Experiments in Natural Colour
I am an enthusiastic amateur when it comes to experimenting with natural colour. I love to boil up a pan of whatever I have just foraged - or kitchen waste, vegetables and the like, to see what kind of colour I can extract. I do not pretend to be an expert! There is a very strong, very committed community of natural dye experts who take their craft very seriously, and rightly so. It is very important that this knowledge is preserved and passed on. But I have enjoyed a certain amount of success through my experience and, well, I like to share the knowledge.
The Common Evening primrose in this stemscape were dyed using Weld, known as one of the 'Three Ancients' - dye plants which yielded a fast colour. Weld gave yellow, Madder gave red, and Indigo gave blue.
I specialise in creating paper flowers - botanical art - and it's no secret that my main passion is wild flowers. I want to inspire people to reconnect with nature, and, as long as your foraging respects the environment and the countryside code, or perhaps focusses - as mine does in great part - kitchen waste, then experimenting with natural colour is a wonderful way to experience the magic of nature.
In the image above, papers are coloured with, variously, turmeric, nettle, beetroot, red cabbage, onion skins and tea. The colours yielded by these ingredients are largely 'fugitive' colours, which is to say, they tend to run away!
Over time, colours fade, sometimes they change. This is not acceptable within the natural dye community and understandably so. However, as part of my creative practice, I welcome the nature of these fugitive colours.
These papers are all freshly dyed. Because I am dyeing with 'fugitive colours', some of these colours will change - and some change enormously quickly, especially the aqua greens in the first picture!
I love colour, it lights up my life. My favourite colours are green and yellow (ok, mostly yellow). When I read Kassia St Clair's amazing book 'The Secret Lives of Colour' I was - not exactly surprised, as I already knew some of it - but quite shocked, to discover that green was the most problematic colour of all. Green, the most natural of colours, the colour of nature. This launched me into my experiments with colour. I looked into making ink (see Jason Logan's wonderful book 'Make Ink') and I researched natural dyes - but found that the information I discovered applied only to textiles. So I started to experiment myself, and eventually I was awarded an Arts Council England grant allowing me time to develop my creative practice. It has taken time to work out where my work slots in, but I'm now very clear about what I am trying to achieve. My interest is in sustainable art, and environmentally friendly practice, not necessarily lasting colour (although it would be a bonus!).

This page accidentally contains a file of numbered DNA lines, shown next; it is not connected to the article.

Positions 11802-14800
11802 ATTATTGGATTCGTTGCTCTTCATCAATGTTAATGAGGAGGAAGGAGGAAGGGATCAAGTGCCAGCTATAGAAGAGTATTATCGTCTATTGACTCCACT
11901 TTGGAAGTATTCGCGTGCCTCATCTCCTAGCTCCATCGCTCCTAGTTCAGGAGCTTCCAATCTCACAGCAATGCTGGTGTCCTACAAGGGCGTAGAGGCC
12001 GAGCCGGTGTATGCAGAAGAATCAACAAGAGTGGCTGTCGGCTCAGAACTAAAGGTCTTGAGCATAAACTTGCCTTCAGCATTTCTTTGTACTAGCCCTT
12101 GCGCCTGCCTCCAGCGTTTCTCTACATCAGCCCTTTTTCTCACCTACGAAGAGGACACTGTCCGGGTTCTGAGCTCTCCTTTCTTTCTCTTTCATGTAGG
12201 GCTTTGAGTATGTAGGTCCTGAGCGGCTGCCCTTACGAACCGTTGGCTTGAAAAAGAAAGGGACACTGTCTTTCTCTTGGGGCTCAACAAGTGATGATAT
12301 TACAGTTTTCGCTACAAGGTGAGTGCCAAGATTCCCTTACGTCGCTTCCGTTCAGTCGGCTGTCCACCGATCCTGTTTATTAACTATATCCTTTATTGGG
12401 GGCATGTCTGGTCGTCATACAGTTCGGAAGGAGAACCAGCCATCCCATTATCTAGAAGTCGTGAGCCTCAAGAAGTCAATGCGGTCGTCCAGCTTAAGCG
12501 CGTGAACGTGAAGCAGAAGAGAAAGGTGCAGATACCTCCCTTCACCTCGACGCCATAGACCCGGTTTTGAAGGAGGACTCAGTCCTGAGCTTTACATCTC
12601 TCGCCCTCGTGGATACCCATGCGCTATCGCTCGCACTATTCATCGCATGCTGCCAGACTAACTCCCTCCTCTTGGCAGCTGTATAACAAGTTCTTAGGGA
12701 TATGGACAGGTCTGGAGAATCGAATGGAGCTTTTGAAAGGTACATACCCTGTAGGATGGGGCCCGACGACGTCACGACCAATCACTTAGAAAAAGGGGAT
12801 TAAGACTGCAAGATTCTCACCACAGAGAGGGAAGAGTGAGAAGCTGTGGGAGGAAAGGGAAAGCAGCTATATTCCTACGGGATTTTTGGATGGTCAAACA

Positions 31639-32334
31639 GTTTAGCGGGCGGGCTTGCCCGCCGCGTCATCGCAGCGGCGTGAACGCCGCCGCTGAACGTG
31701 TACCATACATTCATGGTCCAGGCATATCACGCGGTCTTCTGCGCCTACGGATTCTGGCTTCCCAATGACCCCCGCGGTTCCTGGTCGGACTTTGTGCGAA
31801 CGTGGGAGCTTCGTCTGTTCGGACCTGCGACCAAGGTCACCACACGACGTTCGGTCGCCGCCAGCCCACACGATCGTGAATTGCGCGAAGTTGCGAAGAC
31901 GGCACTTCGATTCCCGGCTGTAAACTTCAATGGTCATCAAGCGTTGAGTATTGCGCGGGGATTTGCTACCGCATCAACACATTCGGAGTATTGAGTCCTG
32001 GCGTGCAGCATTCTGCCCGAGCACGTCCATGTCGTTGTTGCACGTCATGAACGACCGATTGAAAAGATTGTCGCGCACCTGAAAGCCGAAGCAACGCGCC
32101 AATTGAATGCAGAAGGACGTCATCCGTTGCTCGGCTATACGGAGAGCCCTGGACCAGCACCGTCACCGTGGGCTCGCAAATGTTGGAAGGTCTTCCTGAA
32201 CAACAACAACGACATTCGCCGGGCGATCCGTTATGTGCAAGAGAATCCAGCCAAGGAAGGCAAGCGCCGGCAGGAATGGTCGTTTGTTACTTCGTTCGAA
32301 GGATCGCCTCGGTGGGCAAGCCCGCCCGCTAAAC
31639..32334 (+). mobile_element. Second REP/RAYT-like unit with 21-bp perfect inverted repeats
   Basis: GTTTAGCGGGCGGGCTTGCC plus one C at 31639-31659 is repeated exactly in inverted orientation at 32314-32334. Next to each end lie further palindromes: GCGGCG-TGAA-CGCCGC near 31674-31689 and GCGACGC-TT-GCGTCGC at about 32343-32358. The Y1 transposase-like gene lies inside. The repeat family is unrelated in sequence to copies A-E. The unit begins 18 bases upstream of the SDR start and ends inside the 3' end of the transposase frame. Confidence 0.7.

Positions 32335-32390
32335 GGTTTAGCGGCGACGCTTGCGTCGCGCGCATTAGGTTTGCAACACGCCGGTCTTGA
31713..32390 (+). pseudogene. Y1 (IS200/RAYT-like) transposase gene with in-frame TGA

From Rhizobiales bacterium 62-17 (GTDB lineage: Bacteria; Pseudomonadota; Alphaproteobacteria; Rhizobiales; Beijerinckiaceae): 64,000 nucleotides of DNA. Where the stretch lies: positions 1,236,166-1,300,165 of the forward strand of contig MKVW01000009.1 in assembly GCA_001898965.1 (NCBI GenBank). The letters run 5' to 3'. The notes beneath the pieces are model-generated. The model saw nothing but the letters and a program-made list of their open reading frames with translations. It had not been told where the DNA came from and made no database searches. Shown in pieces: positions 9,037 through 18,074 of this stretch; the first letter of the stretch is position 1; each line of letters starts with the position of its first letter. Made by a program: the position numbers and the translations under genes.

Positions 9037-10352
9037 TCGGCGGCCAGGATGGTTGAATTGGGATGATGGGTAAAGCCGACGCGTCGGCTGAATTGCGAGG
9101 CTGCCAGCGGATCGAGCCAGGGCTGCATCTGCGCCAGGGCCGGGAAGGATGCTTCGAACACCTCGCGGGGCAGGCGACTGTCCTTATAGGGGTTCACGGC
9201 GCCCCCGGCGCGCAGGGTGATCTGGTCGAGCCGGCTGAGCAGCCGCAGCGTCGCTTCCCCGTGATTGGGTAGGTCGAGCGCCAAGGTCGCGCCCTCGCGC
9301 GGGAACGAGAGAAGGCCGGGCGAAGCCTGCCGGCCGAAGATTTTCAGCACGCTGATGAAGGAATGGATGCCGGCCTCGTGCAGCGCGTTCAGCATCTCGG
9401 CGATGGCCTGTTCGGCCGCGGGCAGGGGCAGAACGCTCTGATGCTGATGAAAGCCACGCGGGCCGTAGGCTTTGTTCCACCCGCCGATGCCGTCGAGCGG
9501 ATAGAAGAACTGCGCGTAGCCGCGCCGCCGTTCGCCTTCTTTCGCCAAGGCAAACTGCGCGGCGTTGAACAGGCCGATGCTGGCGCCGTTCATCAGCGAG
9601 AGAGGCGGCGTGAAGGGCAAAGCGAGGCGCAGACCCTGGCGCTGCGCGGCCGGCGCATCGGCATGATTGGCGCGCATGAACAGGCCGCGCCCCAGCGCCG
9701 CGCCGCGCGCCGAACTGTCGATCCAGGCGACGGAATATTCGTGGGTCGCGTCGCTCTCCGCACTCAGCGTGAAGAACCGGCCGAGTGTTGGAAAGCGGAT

The Effect of Time
When I work with natural dye and when I envision my pieces, in my head I see a natural bouquet of flowers, and consider the effects of time. The colours will fade, the flowers will wilt, eventually desiccate and turn to dust. The images above illustrate the effects of time on a paper floral arrangement created around a year ago. Left is clearly the original image, and on the right you see the arrangement today, around a year later. Some colour remains - I particularly like the way the onion dyed centres of the flowers retain depth of colour. The blues and pinks are still there, but faded. And the shape is of course still there!
My plant dyed paper workshops are designed to be an informal introduction to the experimental process of dyeing paper with plant and vegetable matter. Over the course of the workshop (usually 5 - 6 hours) we create up to 6 different shades using a range of materials. The workshop is built around creation of a Paper Gerbera, using the different colours we have created. See Workshops for current dates or contact me to schedule a workshop for your group
This workshop is not a course in the intricate process of naturally dying textiles, but if you get a taste for it, I recommend courses by The Wild Dyery